Desmond Kon Zhicheng-Mingdé brought Singapore the gold in Poetry World Cup 2014, organized by The Missing Slate. In what organizer Jacob Silkstone called “an absolutely epic World Cup final,” Singapore won, with 1295 votes against Pakistan’s 1270. The margin was 25 votes. Of his win, Desmond was quoted in Kitaab.org as saying, “We’re all winners in this game. All of us who participated and joined in the fun. It’s a game of appreciation. Of appreciating one another’s wordsmithery, and each of our poems. These poems are no less than gifts to the reader.”
This month, Desmond will have a new poetry collection out: I Didn’t Know Mani Was A Conceptualist (Math Paper Press). Distinguished poet and critic John Wilkinson has this to say: “The crystalline structures of I Didn’t Know Mani Was a Conceptualist precipitate out of Eastern and Western religious and philosophical texts, out of tantra, science fiction, cinema, high art, collage and low camp, out of Singapore, China, Europe and the United States. Beaded through this book, Desmond Kon’s crystals glitter instructively ‘like angels hanging onto tiaras.’ Both elegant and extravagant, they thread suspended between prose poem and multiplex narrative, a cubist’s sphere.”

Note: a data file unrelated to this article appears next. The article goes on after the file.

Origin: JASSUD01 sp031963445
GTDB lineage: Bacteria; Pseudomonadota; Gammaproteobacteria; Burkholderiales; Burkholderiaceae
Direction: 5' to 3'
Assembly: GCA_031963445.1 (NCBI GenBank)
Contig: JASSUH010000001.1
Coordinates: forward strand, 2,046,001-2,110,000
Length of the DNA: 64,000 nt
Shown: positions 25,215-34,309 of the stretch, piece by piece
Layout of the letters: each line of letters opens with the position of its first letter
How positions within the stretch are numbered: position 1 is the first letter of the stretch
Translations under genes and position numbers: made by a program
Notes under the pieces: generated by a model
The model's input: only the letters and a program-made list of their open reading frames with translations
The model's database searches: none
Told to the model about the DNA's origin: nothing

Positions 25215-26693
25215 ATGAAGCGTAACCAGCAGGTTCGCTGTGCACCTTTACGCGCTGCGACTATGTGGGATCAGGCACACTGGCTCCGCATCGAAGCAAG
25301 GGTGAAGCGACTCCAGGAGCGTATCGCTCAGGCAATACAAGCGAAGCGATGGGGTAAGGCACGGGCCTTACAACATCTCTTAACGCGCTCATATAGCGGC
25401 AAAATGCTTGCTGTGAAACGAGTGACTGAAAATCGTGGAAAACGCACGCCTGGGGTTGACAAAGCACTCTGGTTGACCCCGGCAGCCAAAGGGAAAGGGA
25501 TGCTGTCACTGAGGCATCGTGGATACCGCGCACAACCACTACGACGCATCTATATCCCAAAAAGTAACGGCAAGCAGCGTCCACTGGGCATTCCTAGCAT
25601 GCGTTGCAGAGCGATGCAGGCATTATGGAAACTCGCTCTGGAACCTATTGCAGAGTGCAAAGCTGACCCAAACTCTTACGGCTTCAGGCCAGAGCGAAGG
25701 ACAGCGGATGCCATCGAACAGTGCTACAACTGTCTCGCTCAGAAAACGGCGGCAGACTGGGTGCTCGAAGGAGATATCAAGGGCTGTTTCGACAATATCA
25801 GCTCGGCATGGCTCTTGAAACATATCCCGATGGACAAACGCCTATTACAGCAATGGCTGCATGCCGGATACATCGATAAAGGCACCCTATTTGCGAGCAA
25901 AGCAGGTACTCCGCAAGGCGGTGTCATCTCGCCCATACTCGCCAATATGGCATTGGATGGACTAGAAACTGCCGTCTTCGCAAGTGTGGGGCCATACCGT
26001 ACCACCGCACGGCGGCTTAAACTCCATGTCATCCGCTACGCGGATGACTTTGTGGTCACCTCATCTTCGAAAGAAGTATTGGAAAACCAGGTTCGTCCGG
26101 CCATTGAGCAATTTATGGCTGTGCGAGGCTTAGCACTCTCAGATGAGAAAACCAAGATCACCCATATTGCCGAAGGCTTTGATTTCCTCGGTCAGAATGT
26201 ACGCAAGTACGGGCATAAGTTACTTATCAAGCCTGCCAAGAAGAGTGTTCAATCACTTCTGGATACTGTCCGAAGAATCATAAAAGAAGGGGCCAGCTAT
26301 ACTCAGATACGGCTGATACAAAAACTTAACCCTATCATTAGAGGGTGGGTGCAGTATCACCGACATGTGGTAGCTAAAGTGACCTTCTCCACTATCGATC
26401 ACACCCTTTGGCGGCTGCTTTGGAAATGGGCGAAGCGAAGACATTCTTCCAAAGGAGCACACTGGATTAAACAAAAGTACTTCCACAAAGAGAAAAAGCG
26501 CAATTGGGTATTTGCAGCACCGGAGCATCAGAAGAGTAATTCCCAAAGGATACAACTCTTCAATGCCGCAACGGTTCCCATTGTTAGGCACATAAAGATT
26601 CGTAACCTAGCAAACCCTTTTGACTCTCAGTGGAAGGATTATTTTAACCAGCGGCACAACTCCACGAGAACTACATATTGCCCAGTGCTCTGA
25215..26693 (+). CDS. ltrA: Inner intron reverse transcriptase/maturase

At the Singapore Writers Festival this year, Desmond will also be launching his novel, Singular Acts of Endearment, penned during his writing residency at Gardens by the Bay. The epistolary novel is narrated by the Jewish-Chinese Jasmine, who has to come to terms with her grandfather’s struggle with cancer. Advance praise from novelist Valerie Sayers has been glowing: “Singular Acts of Endearment is utterly engrossing…It is simultaneously lament and celebration, formal exercise and freeform improvisation: it is exhilarating.”
Desmond is also the editor of the “Eye Feel Write” special program at the Festival. Commissioned by the National Arts Council of Singapore, the program has invited ten writers—including Robin Hemley, Joshua Ip, Isa Kamari, Alvin Pang, Tan Chee Lay, Jollin Tan, Edwin Thumboo, Ramanathan Vairavan, Yeow Kai Chai, and Ovidia Yu—to write ekphrastic responses to ten artworks exhibited at the Singapore Art Museum’s “Medium At Large” exhibition.